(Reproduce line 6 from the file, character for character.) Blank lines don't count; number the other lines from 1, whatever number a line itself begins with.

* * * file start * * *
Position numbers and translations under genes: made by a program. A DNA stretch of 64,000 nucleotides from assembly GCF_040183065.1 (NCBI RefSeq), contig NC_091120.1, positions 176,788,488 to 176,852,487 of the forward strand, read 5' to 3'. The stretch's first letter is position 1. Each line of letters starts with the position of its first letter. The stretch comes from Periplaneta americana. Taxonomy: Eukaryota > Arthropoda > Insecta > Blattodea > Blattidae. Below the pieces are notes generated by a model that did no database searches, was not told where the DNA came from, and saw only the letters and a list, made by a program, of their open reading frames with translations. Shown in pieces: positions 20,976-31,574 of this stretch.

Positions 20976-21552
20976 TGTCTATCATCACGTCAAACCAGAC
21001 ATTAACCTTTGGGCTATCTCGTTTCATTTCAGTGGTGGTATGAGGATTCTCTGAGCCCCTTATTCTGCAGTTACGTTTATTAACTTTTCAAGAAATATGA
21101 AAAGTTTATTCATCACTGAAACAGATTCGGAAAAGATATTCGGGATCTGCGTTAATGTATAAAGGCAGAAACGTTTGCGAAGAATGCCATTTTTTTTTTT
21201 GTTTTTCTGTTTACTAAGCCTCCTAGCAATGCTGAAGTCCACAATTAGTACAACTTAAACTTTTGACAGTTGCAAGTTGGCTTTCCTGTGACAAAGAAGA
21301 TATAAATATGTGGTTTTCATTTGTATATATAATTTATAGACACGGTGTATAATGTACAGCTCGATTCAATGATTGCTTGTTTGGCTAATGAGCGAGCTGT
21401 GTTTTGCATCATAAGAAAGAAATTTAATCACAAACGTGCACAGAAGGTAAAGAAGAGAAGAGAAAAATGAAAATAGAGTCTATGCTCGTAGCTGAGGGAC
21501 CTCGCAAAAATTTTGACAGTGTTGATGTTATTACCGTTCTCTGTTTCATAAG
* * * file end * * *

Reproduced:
21201 GTTTTTCTGTTTACTAAGCCTCCTAGCAATGCTGAAGTCCACAATTAGTACAACTTAAACTTTTGACAGTTGCAAGTTGGCTTTCCTGTGACAAAGAAGA